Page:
Monday, March 3, 2014

Things I've Read Recently (10)

So if you're new around here or you forgot who I am completely because I suck at blogging, Things I've Read Recently is a series of blog posts I do that are basically mini-reviews because I forgot to review it until it'd been way too long since I read it, or I don't want to do a full review, or it needed to go back to the library, or what have you.

Vanished in the Night by Eileen Carr

Published: 2011 by Pocket Books
Genre: Romantic Suspense
Binding: Paperback
Page Count: 337
Part of a series? Nope.
Amazon / Book Depository / IndieBound

Summary (from goodreads): Veronica Osborne has had enough problems with the police, thanks to her volatile father. So when tall, strapping Sergeant Zach McKnight shows up at her door, she’s prepared for anything—except the news that her beloved missing brother, Max, has been dead for nearly twenty years... ever since he ran away.

Appalled when the police suspect her father of Max’s murder, Veronica begins her own investigation. But as her surprising role in her brother’s disappearance surfaces, so do more bodies. The ghosts of Max’s past are working hard to hide the truth, while another, more sinister force will do anything to expose it. How far will a killer go to get revenge? And can Zach stop him before he targets the woman Zach’s coming to love?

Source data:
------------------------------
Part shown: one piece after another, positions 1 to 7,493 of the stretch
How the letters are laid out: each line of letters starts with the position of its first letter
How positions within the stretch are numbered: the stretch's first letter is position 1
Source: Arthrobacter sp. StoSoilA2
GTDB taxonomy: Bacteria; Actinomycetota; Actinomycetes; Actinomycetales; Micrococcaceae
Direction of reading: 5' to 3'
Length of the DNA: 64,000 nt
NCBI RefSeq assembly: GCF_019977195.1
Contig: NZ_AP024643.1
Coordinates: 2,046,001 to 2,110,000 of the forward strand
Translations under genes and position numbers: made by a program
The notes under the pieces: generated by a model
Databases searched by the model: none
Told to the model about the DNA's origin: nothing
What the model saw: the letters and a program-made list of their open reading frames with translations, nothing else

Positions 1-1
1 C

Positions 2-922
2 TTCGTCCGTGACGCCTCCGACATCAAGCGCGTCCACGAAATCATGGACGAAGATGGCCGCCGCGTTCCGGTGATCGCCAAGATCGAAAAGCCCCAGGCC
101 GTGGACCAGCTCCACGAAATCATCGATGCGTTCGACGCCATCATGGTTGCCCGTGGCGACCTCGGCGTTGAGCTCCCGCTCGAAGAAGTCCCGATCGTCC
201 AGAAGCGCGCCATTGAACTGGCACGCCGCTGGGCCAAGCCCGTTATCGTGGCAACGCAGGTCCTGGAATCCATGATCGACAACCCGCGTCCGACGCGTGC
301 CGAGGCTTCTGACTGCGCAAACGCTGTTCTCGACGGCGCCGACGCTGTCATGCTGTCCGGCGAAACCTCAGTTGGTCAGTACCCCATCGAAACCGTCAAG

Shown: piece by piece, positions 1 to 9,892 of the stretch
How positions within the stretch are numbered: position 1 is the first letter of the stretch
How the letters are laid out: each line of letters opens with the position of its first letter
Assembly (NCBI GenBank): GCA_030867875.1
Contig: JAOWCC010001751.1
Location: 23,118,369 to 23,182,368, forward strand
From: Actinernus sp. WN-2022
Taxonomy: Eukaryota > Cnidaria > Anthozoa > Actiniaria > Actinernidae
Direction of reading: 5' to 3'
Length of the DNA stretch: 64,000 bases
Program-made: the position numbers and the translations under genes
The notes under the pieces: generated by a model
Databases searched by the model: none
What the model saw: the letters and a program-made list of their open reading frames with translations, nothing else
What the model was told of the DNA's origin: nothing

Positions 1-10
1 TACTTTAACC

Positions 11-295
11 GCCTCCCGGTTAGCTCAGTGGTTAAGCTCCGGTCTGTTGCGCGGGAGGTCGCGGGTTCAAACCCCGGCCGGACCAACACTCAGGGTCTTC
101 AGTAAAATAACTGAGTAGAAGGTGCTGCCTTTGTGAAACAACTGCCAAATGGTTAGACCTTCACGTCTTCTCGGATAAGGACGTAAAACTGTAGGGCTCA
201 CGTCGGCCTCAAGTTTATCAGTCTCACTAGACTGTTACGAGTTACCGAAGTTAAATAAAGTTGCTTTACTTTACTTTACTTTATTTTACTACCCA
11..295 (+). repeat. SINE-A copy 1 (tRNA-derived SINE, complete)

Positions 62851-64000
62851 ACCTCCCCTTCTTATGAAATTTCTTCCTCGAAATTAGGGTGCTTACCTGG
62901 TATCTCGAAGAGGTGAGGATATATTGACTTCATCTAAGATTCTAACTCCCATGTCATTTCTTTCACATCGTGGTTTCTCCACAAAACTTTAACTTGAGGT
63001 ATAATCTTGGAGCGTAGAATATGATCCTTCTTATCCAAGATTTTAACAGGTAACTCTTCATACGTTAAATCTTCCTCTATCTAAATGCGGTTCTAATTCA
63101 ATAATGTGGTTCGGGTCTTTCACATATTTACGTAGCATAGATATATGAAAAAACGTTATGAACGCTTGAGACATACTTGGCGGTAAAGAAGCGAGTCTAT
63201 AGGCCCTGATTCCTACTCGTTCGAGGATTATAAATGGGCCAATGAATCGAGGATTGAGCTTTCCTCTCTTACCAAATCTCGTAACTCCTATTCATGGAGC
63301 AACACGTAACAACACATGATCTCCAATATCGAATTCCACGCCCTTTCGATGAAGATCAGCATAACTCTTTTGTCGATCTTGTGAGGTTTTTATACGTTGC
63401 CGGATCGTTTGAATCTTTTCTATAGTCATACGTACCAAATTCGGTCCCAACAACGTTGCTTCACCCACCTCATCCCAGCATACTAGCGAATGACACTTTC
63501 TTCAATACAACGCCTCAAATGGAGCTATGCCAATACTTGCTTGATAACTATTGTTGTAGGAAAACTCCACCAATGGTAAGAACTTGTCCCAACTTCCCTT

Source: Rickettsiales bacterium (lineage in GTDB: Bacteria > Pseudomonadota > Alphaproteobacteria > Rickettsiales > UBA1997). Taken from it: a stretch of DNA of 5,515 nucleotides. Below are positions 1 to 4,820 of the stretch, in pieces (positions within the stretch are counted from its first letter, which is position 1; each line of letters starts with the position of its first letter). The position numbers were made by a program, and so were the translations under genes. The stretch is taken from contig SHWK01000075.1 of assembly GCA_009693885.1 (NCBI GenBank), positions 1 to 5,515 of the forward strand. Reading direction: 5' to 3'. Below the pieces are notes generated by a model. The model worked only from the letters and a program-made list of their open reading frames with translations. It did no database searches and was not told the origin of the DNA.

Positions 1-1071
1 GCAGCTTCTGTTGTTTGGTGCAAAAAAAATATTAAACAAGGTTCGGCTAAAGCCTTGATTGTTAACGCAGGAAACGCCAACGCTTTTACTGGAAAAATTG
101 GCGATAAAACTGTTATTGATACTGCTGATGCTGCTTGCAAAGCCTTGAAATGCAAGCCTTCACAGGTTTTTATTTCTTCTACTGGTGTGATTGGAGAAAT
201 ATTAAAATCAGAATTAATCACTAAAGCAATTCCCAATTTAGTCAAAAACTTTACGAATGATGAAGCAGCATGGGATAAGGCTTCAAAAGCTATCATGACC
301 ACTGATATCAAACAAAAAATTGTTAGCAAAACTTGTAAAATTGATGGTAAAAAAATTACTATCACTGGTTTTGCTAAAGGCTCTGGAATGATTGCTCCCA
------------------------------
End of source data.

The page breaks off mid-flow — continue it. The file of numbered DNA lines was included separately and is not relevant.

Thoughts: I wasn't really a huge fond of this one, honestly. There were some weird moments like why is the main guy saying the main character looks like a teenager, how is that not creepy?? And there were some moments where he was really misogynistic. There was a sexual abuse plot not even hinted at in the summary that could be very triggering, fyi, and that kind of came out of nowhere? Sometimes the writing was clunky, it was slightly dated (characters using VRCs without it being explained why???) and it just... it didn't work for me. I didn't hate it, but I wouldn't reread it and it took me longer than I would have liked to finish. Not recommending this one.

The Giraffe and the Pelly and Me by Roald Dahl

Published: Some time in 1985 by Puffin/Penguin
Genre: Children's Fantasy, maybe Middle Grade?
Binding: Paperback
Page Count: 79
Part of a series? No
Amazon / Book Depository / IndieBound

Summary (from goodreads): Who needs a ladder when you’ve got a giraffe with an extended neck?

The Ladderless Window-Cleaning Company certainly doesn't. They don’t need a pail, either, because they have a pelican with a bucket-sized beak. With a monkey to do the washing and Billy as their manager, this business is destined for success. Now they have their big break—a chance to clean all 677 windows of the Hampshire House, owned by the richest man in all of England! That’s exciting enough, but along the way there are surprises and adventures beyond their wildest window-washing dreams.